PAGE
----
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Ravenswood Community Council Rated “Not Qualified” For Contracts, City Cuts $140K Funding

By Jordan Graham | Thursday, January 12, 2012

Until it closed last year, the Ravenswood Community Council shared this space with The Ravenswood Chamber of Commerce office at 1756 W. Wilson Ave. Credit: Mike Fourcher

The Ravenswood Community Council (RCC) will receive almost $140,000 less in City of Chicago funding than last year after the city voted not to fund four of the five city delegate agency contracts for which the organization applied, rating it “not qualified” to execute some contracts and “less qualified” to receive others.

In November, Center Square Journal published an article accusing the non-profit community council of using political connections to continue to receive city contracts despite the fact that a 2009 Department of Housing and Economic Development delegate agency application committee voted unanimously to discontinue city funding to the organization.

Furthermore, an investigation into RCC’s 2010 and 2011 city contracts revealed that the council had done little to reform and instead continued to operate in the very manner that spurred the initial negative vote: by providing services redundant to other local chambers of commerce, by offering vague contract measurements and by operating with almost total reliance on city funding, all while under the management of a board of directors and staff stacked with politically-connected operatives of former alderman and current 47th Ward Democratic Committeeman Eugene Schulter.

Three of the contracts for which RCC was recently denied funding were programs that the organization had previously administered, yet in the city application evaluation for each of these contracts the reviewer noted that RCC was either flat out unqualified to receive the contract or was unable to demonstrate previous qualified experience in the given field.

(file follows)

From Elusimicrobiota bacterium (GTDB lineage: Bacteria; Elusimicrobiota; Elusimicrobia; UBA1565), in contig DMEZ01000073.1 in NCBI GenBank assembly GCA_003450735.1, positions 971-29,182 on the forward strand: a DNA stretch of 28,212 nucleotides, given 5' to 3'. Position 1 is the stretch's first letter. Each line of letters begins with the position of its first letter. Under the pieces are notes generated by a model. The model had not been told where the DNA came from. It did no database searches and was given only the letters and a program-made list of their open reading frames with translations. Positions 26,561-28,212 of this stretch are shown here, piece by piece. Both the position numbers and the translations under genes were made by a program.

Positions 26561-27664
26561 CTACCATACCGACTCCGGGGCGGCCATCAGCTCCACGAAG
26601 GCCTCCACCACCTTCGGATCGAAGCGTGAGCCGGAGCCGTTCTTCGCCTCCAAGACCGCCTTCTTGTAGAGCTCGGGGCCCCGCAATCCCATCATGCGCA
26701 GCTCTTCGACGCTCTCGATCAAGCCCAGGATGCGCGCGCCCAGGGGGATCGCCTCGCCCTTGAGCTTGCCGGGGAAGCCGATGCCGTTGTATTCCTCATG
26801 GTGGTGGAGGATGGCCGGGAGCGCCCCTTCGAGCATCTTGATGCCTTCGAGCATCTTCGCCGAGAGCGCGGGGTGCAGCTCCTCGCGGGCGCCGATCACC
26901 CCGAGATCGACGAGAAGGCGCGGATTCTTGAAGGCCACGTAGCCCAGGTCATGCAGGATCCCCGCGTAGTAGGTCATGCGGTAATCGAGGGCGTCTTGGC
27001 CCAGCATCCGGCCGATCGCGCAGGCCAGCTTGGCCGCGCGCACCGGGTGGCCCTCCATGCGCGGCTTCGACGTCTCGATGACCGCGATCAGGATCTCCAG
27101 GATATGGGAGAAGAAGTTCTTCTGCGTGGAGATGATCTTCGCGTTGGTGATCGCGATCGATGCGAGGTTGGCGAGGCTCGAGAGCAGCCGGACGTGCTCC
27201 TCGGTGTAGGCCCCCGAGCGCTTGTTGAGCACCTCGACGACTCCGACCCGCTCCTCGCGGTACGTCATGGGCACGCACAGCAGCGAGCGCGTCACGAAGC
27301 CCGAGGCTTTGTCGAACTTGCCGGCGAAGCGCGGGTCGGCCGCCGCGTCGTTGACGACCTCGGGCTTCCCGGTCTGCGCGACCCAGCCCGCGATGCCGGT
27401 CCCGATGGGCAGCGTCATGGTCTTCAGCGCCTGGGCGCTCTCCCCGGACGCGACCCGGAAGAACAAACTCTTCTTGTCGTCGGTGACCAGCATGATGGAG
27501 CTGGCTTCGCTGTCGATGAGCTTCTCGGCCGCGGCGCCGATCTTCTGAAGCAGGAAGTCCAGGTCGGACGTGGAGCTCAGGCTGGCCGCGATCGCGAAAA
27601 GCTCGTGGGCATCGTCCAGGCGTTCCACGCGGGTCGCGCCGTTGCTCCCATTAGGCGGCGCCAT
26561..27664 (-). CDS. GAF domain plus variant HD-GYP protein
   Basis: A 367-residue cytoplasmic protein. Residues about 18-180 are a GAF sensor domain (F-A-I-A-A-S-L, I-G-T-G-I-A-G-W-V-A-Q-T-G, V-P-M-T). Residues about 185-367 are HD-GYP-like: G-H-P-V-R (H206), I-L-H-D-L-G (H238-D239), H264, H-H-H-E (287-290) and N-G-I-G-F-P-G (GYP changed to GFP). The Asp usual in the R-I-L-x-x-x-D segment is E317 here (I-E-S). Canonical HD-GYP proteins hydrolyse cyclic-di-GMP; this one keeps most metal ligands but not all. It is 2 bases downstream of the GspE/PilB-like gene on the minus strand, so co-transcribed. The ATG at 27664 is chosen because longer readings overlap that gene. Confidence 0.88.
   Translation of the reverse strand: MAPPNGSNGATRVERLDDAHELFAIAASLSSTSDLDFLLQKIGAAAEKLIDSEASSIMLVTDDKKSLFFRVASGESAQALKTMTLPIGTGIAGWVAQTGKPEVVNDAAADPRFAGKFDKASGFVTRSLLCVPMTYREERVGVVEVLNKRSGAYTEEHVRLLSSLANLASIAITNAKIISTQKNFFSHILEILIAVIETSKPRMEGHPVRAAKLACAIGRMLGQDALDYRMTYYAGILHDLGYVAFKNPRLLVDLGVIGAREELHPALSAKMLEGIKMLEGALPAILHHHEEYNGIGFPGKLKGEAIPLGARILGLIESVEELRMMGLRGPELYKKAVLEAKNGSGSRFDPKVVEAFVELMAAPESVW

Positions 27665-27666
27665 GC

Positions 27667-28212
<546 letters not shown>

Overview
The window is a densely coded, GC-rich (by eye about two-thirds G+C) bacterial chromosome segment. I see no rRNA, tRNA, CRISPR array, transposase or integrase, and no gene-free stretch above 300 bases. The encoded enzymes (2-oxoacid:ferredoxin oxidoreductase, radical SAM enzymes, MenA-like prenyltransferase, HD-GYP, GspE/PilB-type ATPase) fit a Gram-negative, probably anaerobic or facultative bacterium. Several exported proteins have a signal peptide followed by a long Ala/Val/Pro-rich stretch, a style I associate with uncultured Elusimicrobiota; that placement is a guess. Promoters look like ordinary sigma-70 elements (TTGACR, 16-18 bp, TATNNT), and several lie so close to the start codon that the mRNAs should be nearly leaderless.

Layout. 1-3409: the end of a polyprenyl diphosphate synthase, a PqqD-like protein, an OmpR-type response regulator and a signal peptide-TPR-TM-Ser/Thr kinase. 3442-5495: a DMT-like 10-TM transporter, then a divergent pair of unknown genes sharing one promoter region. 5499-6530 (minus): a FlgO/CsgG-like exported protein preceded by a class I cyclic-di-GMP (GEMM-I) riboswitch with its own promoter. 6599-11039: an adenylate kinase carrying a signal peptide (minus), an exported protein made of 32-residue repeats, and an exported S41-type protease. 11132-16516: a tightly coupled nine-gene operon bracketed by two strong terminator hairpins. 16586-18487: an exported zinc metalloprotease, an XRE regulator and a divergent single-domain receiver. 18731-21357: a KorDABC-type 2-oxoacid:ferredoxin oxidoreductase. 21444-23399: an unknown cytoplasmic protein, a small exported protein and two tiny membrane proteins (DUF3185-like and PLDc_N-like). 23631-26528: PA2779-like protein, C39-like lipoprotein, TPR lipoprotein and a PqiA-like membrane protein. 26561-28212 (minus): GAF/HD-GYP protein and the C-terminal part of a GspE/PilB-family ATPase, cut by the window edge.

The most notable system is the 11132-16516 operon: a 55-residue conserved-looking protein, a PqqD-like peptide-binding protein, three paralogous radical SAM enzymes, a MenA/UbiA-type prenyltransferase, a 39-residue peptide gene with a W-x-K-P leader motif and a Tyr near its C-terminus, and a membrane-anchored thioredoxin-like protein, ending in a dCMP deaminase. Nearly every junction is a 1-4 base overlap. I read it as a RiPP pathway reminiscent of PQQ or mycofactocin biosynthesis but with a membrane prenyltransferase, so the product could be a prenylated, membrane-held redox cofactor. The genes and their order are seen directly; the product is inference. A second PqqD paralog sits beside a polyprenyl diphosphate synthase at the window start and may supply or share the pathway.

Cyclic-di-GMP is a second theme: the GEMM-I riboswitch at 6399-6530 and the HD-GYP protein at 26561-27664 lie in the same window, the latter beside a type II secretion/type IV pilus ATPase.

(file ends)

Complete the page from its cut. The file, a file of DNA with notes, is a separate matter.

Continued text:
For all but one of the past nine years, RCC has received an Intensive Case Advocacy and Support Assistance for At-Risk Seniors contract through the Department of Family and Support Services in an amount between $10,000 and $15,000. But, somehow, despite RCC’s longtime experience, the reviewer of the council’s application evaluation for the 2012 contract determined that RCC staff did not have adequate resources to sufficiently execute the contract, “did not appear to have a strong history with assisting self neglect, at risk seniors”, appeared to have “little enthusiasm” and instead “[mimicked] traditional care coordination”.

Similar criticisms were found in RCC’s recent application evaluations for both Local Industrial Retention Initiative (LIRI) and Commercial Support Services (CSS) contracts.

RCC has received both of these contracts in each of the past two years through the Department of Housing and Economic Development, and in 2011, these two contracts totaled over $106,000. Yet, once again, city reviewers found the “applicant did not sufficiently demonstrate qualified experience” for either contract.

In fact, though 2012 is the first year in over a decade that the community council will have no city delegate contracts aimed at assisting local businesses, it was only in this year’s applications that concern by city reviewers that RCC’s “board of directors does not have enough business members to adequately address business concerns”, a criticism also voiced in the 2009 review, lead to such contracts not being awarded.

Chris Shickles, executive director of the Ravenswood Community Council, said he did not know why the city had denied four of RCC’s contract applications, but said that citywide budget cutbacks might be to blame.

“We haven’t received any justification for that,” Shickles said. “The city’s big thing is transparency in information, but we haven’t gotten anything about that even though we’ve requested it. There are several different rounds of recommendation, and on the first round, that is what they had informed us. Just kind of a blanket letter. From what we can tell, it’s budget cuts. Everybody who received money from that pot was cut.”